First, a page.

Earlier this year, we posted an article about Kilburn & Strode's efforts to improve diversity, and in paticular, gender equality, in the workplace. Specifically, Kilburn & Strode joined the Lean In community in April 2017. Today's blog article has kindly been provided by Victoria Coleman, Technical Assistant at Kilburn & Strode LLP, and is an update on the Lean In activities that have been taking place at her firm. Kilburn & Strode are one of our Charter signatories.
Victoria writes:"At our firm, we are committed to progressing diversity initiatives. Why? Because we want to encourage innovation through diversity of ideas – and to create productive and varied teams of people working together for common cause. One way we can all get involved in our diversity initiatives is our Lean In Circle and we have been very busy over the past few months. Here is an update of what we have been up to.
On 12th January, Darren Smyth from our IP Out Committee will be addressing an LGBTSTEMinar in York.
In a recent tweet, Darren reminded us that "When I was a chemistry student at Oxford University 1988-1996 in my entire time I was only aware of two other out LGBT chemists". He said he is "thrilled and delighted", not only to be attending #LGBTSTEMinar for the second time, but also to be presenting there on the pregabalin litigation.
For the last LGBTSTEMinar, Darren created and displayed a poster about the work of IP Out, and we're fantastically pleased that he'll be doing the same this time. Here's a sneak preview:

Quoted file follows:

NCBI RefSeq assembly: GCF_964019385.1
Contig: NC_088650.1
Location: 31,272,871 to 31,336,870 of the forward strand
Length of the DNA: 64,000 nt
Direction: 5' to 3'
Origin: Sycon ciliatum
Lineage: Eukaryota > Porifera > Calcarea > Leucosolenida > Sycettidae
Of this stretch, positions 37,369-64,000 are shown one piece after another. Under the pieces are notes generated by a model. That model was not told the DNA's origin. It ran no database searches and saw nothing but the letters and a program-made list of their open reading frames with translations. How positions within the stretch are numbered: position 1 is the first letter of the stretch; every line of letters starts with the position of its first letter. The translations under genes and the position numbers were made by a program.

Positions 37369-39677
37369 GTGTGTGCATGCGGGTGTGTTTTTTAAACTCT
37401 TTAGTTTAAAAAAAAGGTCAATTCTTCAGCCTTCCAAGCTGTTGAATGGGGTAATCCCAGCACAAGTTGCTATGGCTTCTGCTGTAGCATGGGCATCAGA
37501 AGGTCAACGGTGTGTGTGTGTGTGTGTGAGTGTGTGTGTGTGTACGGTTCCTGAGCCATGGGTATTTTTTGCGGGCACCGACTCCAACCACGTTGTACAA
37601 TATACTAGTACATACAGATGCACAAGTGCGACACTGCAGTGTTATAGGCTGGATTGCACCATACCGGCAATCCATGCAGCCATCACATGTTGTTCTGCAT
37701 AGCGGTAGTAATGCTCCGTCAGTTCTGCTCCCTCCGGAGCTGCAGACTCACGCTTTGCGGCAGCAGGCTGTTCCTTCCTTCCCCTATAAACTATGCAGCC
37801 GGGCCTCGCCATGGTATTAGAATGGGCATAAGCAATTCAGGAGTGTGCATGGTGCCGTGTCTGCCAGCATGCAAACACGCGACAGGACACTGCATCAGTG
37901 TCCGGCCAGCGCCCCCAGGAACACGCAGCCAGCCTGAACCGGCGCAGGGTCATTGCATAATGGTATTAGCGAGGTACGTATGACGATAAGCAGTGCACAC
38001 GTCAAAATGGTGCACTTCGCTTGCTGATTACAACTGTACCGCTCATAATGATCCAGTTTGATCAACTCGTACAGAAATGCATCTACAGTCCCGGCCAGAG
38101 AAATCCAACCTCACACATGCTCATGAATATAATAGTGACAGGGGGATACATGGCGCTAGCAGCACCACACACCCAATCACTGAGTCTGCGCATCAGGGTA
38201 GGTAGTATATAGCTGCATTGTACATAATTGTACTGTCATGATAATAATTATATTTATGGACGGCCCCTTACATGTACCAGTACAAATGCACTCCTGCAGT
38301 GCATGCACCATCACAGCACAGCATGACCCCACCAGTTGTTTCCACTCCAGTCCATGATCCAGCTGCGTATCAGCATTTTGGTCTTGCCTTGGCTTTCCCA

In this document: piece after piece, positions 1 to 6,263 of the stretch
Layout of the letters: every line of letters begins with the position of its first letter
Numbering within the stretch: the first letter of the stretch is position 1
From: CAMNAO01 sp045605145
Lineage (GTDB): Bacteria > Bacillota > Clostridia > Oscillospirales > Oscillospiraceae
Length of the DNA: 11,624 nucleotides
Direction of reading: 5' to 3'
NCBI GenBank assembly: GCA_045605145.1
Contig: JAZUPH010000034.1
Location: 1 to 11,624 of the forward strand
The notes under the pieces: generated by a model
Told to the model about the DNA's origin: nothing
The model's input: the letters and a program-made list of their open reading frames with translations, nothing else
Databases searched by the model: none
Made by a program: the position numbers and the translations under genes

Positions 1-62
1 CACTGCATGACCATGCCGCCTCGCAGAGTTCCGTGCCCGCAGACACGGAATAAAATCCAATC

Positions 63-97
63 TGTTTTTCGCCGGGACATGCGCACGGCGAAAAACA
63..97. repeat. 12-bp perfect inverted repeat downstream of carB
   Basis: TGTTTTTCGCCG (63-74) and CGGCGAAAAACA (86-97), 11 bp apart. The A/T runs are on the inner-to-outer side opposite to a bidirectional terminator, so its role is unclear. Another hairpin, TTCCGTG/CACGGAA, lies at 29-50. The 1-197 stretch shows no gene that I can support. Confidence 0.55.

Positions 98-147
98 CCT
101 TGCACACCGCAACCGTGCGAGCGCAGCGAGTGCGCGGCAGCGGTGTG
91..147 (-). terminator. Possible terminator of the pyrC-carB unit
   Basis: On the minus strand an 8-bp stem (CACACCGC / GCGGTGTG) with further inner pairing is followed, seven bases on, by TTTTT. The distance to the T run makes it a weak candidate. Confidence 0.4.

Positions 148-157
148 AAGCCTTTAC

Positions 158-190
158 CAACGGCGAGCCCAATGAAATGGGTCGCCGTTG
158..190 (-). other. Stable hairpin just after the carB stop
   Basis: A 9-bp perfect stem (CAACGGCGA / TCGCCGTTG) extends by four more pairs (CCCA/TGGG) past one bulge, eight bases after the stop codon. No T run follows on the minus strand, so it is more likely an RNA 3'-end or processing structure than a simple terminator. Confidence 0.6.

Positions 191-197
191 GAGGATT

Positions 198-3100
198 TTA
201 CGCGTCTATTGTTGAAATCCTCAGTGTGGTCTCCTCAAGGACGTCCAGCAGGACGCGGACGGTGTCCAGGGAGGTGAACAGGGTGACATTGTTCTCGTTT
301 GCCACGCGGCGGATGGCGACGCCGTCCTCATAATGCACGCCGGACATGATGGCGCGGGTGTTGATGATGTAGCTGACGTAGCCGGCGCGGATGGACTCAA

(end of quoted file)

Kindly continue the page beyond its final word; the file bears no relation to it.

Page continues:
The LGBT STEMinar is a one-day research meeting for people who work or study in STEM subjects and identify as LGBT+. Straight allies are also welcome. The event is free and you can find out more here.
Good luck Darren - we'll be thinking of you!
IP Inclusive Leader
On 5 December we co-hosted a webinar with CIPA, CITMA and LawCare, on "Mental Health Matters".
Elizabeth Rimmer, Chief Executive of LawCare, talked about why mental health matters in the IP community and highlighted aspects of the culture and practices of the legal professions that can compromise mental wellbeing. She explained her charity's role in promoting and supporting good mental health, and reminded us that the LawCare helpline is available 24/7, 365 days a year, for all IP professionals. She also introduced some simple steps that we can take to protect ourselves and our colleagues from mental health problems, in particular those arising from workplace stress.
At the end of her presentation, Elizabeth addressed questions about the difficult line between mental health support and competency criteria; the issues surrounding "presenteeism"; early signs of mental health problems; and particular challenges for more junior professionals and people suffering exam-related pressures.